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Trunk-snouted fish joins 'living fossil' list

A prehistoric fish that inhabits the waters off southern Australia and New Zealand evolves even slower than the coelacanth, a famous "living fossil" whose DNA has barely changed over hundreds of millions of years, scientists said Wednesday. The genome of the elephant shark "is evolving significantly slower than other vertebrates, including the coelacanth", they reported in the journal Nature.

Trunk-snouted fish joins 'living fossil' list

A prehistoric fish that inhabits the waters off southern Australia and New Zealand evolves even slower than the coelacanth, a famous "living fossil" whose DNA has barely changed over hundreds of millions of years, scientists said Wednesday. The genome of the elephant shark "is evolving significantly slower than other vertebrates, including the coelacanth", they reported in the journal Nature.

Amazon fish has super-shield against piranhas

An "armoured" fish living in the Amazon has evolved a remarkable multi-layer defence against the voracious piranha, materials scientists reported Tuesday. Microscopic examination and mechanical testing have revealed the secrets of the arapaima, one of the biggest freshwater fish on the planet. Researchers led by Robert Ritchie at the University of California at Berkeley found its scales have an ultra-tough outer shell, designed to "promote tooth fracture at the point of penetration".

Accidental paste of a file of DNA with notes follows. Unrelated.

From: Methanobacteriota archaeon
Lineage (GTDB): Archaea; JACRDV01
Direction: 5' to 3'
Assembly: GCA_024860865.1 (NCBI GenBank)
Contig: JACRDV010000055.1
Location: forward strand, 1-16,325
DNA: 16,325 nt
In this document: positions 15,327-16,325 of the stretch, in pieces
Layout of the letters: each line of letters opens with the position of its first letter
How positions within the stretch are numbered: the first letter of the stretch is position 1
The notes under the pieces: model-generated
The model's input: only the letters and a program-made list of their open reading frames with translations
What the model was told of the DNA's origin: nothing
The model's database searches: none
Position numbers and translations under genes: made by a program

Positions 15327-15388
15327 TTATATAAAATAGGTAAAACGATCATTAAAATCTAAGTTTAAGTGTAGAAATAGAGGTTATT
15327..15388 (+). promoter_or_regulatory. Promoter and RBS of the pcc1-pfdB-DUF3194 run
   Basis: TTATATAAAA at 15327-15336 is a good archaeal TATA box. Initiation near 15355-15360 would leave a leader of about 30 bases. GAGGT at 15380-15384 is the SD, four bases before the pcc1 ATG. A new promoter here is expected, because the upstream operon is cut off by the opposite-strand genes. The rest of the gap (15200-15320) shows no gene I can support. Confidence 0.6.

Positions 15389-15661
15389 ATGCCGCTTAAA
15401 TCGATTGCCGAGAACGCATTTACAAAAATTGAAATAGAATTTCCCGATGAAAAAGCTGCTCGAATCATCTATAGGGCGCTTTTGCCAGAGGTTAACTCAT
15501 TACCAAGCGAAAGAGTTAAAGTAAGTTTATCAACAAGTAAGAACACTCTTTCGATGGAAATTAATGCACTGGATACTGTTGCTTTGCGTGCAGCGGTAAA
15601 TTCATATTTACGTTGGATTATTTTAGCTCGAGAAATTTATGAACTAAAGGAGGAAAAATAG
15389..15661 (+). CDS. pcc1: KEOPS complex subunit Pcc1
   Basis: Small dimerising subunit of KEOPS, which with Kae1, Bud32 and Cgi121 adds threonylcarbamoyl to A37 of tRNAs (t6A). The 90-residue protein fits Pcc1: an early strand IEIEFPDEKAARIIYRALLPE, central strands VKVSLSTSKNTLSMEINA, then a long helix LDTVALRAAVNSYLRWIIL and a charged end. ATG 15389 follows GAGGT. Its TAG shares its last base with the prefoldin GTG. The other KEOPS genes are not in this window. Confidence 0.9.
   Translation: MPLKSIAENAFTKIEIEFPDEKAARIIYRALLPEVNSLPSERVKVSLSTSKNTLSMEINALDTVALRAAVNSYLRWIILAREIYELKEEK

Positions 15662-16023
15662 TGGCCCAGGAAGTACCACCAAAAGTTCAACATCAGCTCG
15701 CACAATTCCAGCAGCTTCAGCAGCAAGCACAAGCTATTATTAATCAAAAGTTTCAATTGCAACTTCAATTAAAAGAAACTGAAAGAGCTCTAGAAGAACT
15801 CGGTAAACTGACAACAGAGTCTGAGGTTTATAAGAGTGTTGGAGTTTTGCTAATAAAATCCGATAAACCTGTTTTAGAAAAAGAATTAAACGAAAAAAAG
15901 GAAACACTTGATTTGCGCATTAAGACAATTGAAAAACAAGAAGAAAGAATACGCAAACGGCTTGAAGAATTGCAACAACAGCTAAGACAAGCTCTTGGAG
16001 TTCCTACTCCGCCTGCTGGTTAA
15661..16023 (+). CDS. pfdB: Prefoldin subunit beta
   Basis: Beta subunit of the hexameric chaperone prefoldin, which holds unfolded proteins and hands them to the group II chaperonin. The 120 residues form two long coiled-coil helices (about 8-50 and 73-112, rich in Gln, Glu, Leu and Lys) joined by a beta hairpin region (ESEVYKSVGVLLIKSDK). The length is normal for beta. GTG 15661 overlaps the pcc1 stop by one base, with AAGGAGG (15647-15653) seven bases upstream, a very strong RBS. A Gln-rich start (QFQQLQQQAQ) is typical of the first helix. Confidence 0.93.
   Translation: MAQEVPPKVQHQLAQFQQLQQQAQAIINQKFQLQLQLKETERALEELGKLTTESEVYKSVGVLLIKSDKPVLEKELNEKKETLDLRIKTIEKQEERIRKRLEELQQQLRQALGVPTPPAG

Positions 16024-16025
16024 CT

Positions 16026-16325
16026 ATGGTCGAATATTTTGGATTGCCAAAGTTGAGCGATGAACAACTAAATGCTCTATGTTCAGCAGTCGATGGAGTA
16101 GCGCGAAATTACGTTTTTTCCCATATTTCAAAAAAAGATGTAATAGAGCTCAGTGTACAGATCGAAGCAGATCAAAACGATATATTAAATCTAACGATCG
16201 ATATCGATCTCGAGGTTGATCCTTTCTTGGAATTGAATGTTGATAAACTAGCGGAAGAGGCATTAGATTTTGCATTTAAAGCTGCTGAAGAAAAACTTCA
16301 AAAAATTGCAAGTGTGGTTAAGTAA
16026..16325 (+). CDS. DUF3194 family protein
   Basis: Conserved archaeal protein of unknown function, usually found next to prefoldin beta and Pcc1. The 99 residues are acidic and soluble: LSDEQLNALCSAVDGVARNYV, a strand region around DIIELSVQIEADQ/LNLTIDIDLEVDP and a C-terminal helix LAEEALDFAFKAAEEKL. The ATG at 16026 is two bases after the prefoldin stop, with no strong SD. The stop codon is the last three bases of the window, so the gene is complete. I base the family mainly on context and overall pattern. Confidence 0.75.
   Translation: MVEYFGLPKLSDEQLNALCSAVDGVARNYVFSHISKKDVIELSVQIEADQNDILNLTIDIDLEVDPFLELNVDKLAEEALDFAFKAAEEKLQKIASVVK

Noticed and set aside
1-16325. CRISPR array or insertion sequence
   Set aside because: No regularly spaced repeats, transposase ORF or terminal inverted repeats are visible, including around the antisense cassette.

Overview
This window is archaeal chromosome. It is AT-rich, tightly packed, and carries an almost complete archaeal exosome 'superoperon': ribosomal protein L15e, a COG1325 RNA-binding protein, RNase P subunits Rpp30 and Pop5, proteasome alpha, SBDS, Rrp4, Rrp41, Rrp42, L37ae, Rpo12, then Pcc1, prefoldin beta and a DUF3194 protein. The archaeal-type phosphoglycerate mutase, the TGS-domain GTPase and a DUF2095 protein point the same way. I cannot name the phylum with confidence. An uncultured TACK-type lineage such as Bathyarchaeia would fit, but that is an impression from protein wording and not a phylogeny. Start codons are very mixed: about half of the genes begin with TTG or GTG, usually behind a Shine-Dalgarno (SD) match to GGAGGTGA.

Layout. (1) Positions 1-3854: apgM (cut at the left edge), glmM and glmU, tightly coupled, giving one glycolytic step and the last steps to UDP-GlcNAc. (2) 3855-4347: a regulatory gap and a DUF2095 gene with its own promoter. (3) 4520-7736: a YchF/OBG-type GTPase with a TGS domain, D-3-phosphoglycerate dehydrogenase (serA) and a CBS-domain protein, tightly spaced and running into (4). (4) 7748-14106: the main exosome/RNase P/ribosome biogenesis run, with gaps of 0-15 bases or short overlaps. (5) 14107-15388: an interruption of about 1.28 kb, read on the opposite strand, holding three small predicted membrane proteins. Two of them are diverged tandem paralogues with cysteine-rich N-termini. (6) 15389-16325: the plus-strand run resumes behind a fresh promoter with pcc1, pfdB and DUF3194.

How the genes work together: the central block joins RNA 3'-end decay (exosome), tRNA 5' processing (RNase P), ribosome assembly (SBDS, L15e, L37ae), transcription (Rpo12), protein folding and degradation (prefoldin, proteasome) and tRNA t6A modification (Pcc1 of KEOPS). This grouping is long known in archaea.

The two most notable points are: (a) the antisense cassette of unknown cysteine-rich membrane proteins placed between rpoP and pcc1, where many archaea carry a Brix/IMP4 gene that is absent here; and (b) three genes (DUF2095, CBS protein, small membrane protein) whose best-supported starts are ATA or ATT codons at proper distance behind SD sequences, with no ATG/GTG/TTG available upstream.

Fish out of water: coelacanth helps evolutionary probe

Biologists on Wednesday said they had unravelled the DNA of the coelacanth, a "living fossil" fish whose ancient lineage can shed light on how life in the sea crept onto land hundreds of millions of years ago. Analysis of the coelacanth genome shows three billion "letters" of DNA code, making it roughly the same size as a human's, they said. The genetic blueprint appears to have changed astonishingly little over the aeons, pointing to one of the most successful species ever investigated.

New quest to study 'living fossil' coelacanth

French and South African biologists will dive to deep-sea caves in the Indian Ocean next month in a bid to locate the coelacanth, the "living fossil" fish whose history predates the dinosaurs, France's National Museum of Natural History said on Friday. The "Gombessa" expedition, named after a local term for the coelacanth, will run from April 5 to May 15, exploring locations in the Jesser Canyon, 120 metres (390 feet) below the waters of Sodwana Bay, where the strange fish is believed to live.
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